The Pride of Romani grassroots organisation aims to fight against the racist perception of gypsies in Cheshire
A Romani Gypsy in Cheshire has said ‘things have to change’ after the launch of a new grassroots organisation that aims to fight racist stereotypes in the county. Charmaine Abdul-Karim, from Nantwich, has spearheaded Pride of Romani, which recently held its launch event.
As well as encouraging gypsies and travellers to take pride in their heritage, the group is aiming to engage with the wider Cheshire population in a bid to break down racist attitudes towards the community. It will be working with the council, police and schools to make improvements in the area.
During the launch event, which was held at Nantwich Civic Hall towards the end of June, the group brought a wooden wagon and put up displays detailing the community’s rich history in the area. Some families in the area can be traced back hundreds of years to as far as the 12th century.
Charmaine, who has previously spoken to Cheshire Live about the racist abuse she and her children have faced in the county, said: “We’re not asking permission to be part of the community – we are part of the community. We want to change things – change legislation, the narrative in the story and we can do that because we have a group now of gypsy people, powerful gypsy women, who really want to change things for the next generation.
“It’s very important to get the ball rolling, particularly with some of the legislation that’s gone through recently. We want to work with the council and they have been absolutely amazing. They want to include us.
“We want to work with them to create something that, I hope, will outlive me and change the lives of my children. We’re not that stereotype. You may have had a bad experience with a gypsy or traveller but that doesn’t mean that we’re all that way.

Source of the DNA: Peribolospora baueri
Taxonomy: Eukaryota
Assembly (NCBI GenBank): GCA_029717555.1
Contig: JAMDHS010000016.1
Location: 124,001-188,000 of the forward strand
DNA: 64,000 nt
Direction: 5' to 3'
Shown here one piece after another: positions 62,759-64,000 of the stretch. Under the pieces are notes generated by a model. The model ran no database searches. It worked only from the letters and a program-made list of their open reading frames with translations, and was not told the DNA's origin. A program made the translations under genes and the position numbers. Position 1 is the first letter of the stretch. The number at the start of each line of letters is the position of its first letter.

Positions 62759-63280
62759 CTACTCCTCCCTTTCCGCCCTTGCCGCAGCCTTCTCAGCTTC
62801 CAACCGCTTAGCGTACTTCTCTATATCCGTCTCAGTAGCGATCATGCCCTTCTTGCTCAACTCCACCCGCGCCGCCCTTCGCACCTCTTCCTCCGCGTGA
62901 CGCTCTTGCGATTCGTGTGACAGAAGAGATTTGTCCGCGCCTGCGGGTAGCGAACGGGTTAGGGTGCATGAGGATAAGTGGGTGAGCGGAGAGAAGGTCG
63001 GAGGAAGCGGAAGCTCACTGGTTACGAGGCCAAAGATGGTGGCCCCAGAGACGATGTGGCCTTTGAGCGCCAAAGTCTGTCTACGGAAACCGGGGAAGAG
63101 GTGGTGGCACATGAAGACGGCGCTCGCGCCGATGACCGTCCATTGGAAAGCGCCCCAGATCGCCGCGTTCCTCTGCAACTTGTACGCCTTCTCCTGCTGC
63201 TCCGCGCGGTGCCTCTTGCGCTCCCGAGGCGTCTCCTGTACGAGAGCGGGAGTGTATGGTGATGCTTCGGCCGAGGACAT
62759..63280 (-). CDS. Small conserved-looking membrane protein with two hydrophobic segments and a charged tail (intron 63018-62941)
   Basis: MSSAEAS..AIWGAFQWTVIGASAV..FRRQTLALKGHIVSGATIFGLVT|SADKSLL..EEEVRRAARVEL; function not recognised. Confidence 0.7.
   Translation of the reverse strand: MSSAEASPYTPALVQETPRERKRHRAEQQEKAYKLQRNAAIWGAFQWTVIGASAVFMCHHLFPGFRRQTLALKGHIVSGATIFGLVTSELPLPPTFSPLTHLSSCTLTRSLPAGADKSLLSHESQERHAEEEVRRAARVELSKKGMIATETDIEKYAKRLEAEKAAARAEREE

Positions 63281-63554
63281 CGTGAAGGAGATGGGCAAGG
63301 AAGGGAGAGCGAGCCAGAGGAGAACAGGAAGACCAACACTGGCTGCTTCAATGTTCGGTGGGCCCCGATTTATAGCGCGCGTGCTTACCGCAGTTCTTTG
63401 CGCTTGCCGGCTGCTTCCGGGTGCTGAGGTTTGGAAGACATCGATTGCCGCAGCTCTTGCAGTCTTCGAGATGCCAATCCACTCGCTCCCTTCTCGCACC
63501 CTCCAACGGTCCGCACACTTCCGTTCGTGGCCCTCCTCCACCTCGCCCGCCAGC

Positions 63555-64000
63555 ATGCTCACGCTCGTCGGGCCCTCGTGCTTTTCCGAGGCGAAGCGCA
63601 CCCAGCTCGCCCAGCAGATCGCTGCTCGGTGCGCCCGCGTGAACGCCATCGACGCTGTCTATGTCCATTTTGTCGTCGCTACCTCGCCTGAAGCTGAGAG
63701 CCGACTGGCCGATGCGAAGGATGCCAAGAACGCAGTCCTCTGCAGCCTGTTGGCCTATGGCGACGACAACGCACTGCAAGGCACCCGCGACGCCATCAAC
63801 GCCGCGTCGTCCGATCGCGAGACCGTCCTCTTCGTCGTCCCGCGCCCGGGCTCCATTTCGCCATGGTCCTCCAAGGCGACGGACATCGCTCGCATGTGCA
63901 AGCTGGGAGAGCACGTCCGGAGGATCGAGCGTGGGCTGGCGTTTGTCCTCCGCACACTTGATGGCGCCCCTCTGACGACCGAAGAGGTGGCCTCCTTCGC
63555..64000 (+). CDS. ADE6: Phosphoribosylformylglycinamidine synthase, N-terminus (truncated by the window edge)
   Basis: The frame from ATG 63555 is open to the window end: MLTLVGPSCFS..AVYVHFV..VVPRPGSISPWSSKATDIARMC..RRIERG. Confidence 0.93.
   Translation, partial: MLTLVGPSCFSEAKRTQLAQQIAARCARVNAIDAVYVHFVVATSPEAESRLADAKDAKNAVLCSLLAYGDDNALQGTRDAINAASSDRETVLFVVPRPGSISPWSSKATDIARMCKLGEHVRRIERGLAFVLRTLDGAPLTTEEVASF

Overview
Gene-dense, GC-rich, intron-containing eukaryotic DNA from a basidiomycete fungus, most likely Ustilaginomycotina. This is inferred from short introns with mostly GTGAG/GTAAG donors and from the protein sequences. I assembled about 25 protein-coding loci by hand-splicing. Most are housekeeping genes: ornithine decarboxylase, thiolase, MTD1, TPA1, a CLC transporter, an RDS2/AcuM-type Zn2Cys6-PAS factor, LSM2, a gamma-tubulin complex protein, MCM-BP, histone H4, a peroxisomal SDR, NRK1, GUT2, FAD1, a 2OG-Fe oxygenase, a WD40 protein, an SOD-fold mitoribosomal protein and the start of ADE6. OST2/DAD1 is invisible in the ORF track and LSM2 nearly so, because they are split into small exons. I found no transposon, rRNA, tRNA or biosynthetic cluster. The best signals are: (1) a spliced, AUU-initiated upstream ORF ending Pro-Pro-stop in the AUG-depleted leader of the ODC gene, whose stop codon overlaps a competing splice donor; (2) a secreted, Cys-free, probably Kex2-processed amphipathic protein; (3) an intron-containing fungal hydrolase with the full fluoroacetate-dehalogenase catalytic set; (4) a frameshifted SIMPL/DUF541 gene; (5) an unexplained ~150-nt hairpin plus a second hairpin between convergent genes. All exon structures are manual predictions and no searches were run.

“We have a group of strong women who want to change things. We need to change things for our children and to create something that’s amazing – to teach that history of indigenous people.
“I can not say those words enough – indigenous people. We have been here since the 12th century. We want our children to be proud of our heritage and culture – that’s why we’re called Pride of Romani.”
Police officers, school teachers and councillors were among those in attendance in the event. They listened to presentations from members of the community and even sampled some traditional Romani foods.
They were also shown around some of the displays. One of Charmaine’s children even showed her school teachers around, taking pride in her heritage, which Charmaine said was exactly what she wanted this to be about.
She said: “We had a lot of people there from both the gypsy and non-gypsy communities, which was what we wanted. It wasn’t solely for gypsy people to come along because we know our history, we know our culture and we know the persecution that we face.
“It was for the wider community to come and see the heritage side of things. We had a wagon here, we had people come in to speak about the history and we had exhibitions. There were a lot of people reconnecting with their routes – I can’t tell you the amount of people who came over and talk about their family trees.
They are hoping to start working on a number of ‘micro projects’ to engage with the community. This includes event where they will bring a wooden caravan and serve traditional food while people learn about the history of the Romani people.
Charmaine added: “We also want to do a pledge with the schools in Cheshire East that they will include more gypsy, Romani and traveller history. It’s about working with the young people to empower them and dispelling some of that negativity.”